- 02 Jun '05 00:14

There would need to be 8 grandchildren for them to be certain that the lineage has been replaced.*Originally posted by iamatiger***Husband and Wife A and B have three daughters C D and E**

C D and E marry, and have 6 children between them

A and B say "3 children and 6 grandchildren have descended from us, we have increased the world population"

Are they correct? - 02 Jun '05 01:15 / 1 edit

As far as I know, the long-term birth rate needed to keep the population steady is slightly over 2 children per couple (somewhere around 2.3?). If every couple had 2 kids that lived, it would be perfect. However, we need the extra little bit to make up for accidental deaths, disease, etc...*Originally posted by iamatiger***Husband and Wife A and B have three daughters C D and E**

C D and E marry, and have 6 children between them

A and B say "3 children and 6 grandchildren have descended from us, we have increased the world population"

Are they correct?

So over the first generation, parents A and B have slightly over-contributed to the population. Over the second generation, kids C, D and E (really couples C, D and E) have slightly under-contributed to the population. In a perfect world, A and B would give birth to C and D, who would later marry C2 and D2 and give birth to E, F, G and H (2 kids per couple, total of 6 "offspring" of A and B and 2 spouses, 10 people total). In a slightly more realistic world, A and B would give birth to 2.3 kids, who in turn would marry 2.3 spouses and give birth to 2.3 kids each, for a total of 11.5 people.

In this example, the total number of people is 14 (A, B, C, C2, D, D2, E, E2, F, G, H, I, J and K), so they have slightly increased the world's population (if everyone else had 2 kids per couple).

Assuming no one died, then there would be a net increase. However, if you take the qestion to mean "what if everyone carried on the way this family did" then it depends on the death rate and the sampling/averaging rate. For example, if there were a nuclear holocaust and everyone died except for this family, then the family could theorectically (a) increase the population (addition of C, D and E counting before the deaths); (b) decrease the population (everyone else dies, add 14 people to the mix, net decrease in population); or (c) keep it the same (sample taken after 14 people died, net equilibrium in population).

Pedantic, I know, but still important if you were ever to carry out a pratical census, ain't it?!? Practical being taking a census in the middle of a nuclear holocaust.

...

Whatever!!! It's still up in the air. - 02 Jun '05 12:37

Depends on one's assumptions....*Originally posted by iamatiger***Husband and Wife A and B have three daughters C D and E**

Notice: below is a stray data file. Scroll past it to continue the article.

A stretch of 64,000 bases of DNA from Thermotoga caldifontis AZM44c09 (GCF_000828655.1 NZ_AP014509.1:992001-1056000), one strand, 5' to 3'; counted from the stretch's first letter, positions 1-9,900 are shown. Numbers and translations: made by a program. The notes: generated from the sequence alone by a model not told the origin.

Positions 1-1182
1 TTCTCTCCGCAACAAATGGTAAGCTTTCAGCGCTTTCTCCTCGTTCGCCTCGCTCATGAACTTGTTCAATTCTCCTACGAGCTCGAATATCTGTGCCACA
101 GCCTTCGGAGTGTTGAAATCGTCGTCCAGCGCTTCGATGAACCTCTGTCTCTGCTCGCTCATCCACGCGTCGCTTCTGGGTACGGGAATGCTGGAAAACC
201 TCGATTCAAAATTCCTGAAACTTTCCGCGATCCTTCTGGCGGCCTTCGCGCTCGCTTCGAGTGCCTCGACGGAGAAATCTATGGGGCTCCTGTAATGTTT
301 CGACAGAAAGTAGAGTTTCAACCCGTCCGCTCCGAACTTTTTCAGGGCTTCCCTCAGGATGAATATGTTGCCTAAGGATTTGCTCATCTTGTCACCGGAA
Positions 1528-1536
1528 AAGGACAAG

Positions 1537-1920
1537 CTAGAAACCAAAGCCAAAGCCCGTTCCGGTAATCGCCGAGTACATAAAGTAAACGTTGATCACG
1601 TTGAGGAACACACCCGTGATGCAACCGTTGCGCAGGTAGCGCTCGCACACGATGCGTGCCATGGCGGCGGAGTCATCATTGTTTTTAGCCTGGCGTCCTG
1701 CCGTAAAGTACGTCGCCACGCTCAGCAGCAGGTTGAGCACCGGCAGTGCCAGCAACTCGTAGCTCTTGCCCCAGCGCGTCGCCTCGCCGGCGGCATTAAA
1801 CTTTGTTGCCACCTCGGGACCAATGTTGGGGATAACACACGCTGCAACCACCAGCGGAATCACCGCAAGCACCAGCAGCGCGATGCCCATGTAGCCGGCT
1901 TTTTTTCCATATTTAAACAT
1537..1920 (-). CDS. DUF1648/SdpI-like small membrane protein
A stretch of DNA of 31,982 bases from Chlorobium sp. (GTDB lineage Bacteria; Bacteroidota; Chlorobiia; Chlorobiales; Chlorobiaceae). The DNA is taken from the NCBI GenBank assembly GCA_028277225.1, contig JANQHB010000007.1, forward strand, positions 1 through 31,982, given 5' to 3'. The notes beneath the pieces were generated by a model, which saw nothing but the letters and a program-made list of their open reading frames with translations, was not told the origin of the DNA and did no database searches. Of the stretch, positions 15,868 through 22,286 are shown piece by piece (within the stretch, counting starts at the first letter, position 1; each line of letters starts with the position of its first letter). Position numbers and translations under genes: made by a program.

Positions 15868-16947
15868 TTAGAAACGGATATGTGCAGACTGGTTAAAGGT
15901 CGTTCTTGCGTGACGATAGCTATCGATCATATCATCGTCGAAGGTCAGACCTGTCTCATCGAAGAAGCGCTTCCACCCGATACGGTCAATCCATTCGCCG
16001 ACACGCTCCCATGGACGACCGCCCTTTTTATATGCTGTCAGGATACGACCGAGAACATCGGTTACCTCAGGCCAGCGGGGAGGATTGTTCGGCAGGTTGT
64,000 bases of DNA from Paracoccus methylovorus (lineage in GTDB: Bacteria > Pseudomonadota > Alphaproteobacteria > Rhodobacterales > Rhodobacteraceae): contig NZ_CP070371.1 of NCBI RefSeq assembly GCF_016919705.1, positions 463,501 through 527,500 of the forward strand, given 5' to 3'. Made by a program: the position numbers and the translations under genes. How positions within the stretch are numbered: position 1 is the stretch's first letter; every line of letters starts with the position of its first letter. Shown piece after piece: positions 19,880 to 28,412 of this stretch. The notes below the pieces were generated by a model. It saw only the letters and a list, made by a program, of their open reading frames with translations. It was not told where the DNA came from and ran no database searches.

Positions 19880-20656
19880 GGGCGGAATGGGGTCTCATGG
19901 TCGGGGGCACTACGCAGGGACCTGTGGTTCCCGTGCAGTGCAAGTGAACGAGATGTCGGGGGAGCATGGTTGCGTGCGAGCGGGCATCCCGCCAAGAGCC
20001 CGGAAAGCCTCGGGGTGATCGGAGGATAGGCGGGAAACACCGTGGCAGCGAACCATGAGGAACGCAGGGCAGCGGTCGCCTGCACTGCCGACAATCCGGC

C D and E marry, and have 6 children between them

A and B say "3 children and 6 grandchildren have descended from us, we have increased the world population"

Are they correct?

For example, let's make these four assumptions:

1 - on average, the birth rate of men and women is essentially equal

2 - on average, people live to be old enough to reproduce (i.e., A&B live in a society with modern medical care, and can be fairly certain their offspring will survive long enough to produce offspring - which, in fact, has occurred).

3 - the marriage (or at least coupling/offspring production) rate is 100%

4 - the fertility rate is 100%

If the world population were 100 people (50 couples), and everyone acted the same as A&B (having 3 children, not necessarily 3 daughters), then generation 2 would have 150 people, and if generation 2 acted the same as C, D, & E, then generation 3 would have 150 people.

As PBE6 has pointed out, there is good reason to doubt some of these assumptions. However, if his assumption is correct that fertile couples need to average 2.3 kids to make up for un-reproductive people (infertility, single, kids who don't make it to adulthood, etc.), then A&B should have 5.29 grandchildren (2.3 x 2.3). The required replacement rate would have to exceed SQRT(6) (or 2.45) for A&B to not have produced enough offspring to maintain the replacement rate at the grandchild generation. (at least, I think that's the case)

By the way, if A&B are questionable, what about my wife's parents? They have 9 kids and 28 grandkids (4 of whom are adopted, so biologically 24 grandkids). Is that sufficient for them to say they have increase the world population? - 03 Jun '05 02:00

Of course if A&B (and kids) are the only ones generating offspring, in the time it takest to get the 6 grandkids, we've probably lost about 2 billion or so of the 6 billion, so we're left with 4 billion and 9 - A&B better take some serious fertility drugs....*Originally posted by tommyg007***Of course.**

Say the worlds population is 6 billion including A and B, after the kids there are 6 billion and 9.

Depends how you define population I guess.